I recently posted a link to what seemed to be a very useful guide on Lifehacker for creating a TOR button in Chrome. However, when I tried it myself, it did not work. Also, it lacked a warning on the limits of Tor, which I think are important. Therefore, I decided to create an updated and more comprehensive tutorial.
If you don't know what Tor is, click here!
Step 1 Install Tor
You can install it by visiting the official Tor website. I recommend using the "Vidalia Bundle" because it actually installs on your computer, but the "Tor Browser Bundle" is also a good pick and does not require installation. Plus it is more portable, but seems to be slightly more technical, in my opinion.
Step 2 Install Proxy Switchy
Just click here and then click "Add to Chrome". Everything should automatically be installed. It is just like installing any other plugin.
Step 3 Configure Proxy Switchy
There should now be a globe icon somewhere in the upper right-hand corner of your browser. Right-click it and select "Options", which will bring up a new tab with the configuration options.
Make sure your screen looks like this (you can put whatever you want in "Profile Name"):
Essentially, just put "127.0.0.1" as your proxy and "8118" for all your ports, except "SOCKS Host" which needs to be "9050".
If you want to just be able to click the globe icon when you want to activate Tor browsing, then go to the "General" tab and select the "Quick Switch" box, then push the "Binary Switch" bubble, unless you want to cycle through multiple proxies.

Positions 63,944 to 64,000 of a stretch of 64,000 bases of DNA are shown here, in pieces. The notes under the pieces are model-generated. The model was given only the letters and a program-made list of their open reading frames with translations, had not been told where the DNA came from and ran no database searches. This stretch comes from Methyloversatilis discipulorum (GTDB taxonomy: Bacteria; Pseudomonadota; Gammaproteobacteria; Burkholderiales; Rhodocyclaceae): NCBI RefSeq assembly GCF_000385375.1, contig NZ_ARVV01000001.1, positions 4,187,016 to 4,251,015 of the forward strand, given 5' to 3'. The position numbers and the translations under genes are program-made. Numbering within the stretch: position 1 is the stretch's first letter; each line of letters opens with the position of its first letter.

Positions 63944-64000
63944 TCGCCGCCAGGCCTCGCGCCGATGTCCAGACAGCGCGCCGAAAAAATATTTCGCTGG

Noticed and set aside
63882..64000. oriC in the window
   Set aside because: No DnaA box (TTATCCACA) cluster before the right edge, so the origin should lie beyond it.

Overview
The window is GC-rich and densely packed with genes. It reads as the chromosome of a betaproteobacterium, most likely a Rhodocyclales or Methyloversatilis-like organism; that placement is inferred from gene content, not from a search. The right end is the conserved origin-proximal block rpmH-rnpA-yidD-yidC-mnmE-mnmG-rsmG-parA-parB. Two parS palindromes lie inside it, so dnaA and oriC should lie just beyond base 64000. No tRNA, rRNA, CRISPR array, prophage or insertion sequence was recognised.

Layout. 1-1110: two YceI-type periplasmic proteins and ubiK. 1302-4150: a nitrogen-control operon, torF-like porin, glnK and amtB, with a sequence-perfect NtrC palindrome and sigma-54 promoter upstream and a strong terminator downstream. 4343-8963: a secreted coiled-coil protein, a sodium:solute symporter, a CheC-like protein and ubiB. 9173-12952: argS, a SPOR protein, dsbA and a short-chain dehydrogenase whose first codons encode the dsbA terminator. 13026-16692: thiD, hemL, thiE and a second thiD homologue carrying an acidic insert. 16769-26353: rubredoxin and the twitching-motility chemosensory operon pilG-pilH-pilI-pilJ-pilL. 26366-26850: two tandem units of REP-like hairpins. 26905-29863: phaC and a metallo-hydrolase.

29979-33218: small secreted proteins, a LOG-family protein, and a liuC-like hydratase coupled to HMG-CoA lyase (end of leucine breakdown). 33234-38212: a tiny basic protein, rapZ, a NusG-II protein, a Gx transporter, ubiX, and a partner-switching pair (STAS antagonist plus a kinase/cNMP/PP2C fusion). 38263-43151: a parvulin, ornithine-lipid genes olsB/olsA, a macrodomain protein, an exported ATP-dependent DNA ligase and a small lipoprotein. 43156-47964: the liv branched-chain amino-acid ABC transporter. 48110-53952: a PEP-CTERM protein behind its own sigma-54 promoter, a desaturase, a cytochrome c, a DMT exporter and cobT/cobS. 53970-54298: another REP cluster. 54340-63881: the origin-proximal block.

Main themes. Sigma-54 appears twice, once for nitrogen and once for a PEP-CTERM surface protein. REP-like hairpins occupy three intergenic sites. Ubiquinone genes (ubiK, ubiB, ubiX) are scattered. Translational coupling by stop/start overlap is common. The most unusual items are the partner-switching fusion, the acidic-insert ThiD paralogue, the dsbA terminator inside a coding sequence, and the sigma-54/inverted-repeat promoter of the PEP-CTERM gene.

When using Tor, you need to be aware that it's not able to encrypt from point to point (see this Null Byte article for more information). There are a number of ways to negate this, the simplest of which is simply to use KB SSL Enforcer, which forces the website to which you are connecting to, to encrypt all transmissions. Not all websites/webservers support HTTPS functionality, so it is important to note that if you do not see "HTTPS" in the web address bar, then you are much more vulnerable to attack by malicious 3rd parties.
Even additional plugins (such as KB SSL) are not 100% guaranteed security, as shown in this article. Essentially, the way in which the Chrome browser implements plugins in general is somewhat insecure and prone to manipulation.
You can protect yourself a bit more by using "Incognito" or "Private" browsing modes, which disables history logging and plugins (except those that you exempt). However, this mode (in any browser) is not foolproof as stated in a Stanford research paper: "An Analysis of Private Browsing Modes in Modern Browsers".
Don't be in total dismay; there are always such vulnerabilities due to the nature of computers. Nothing is 100% secure, which you should always keep in mind. However, by installing special software such as Tor and practicing caution and common sense on the internet, you will usually be fine. When it really comes down to it, the best way to avoid attack is simply to not be the "easy target". Even the government is the same way, unless they have reason to actually dedicate resources towards discovering your activity and bypassing your computer security.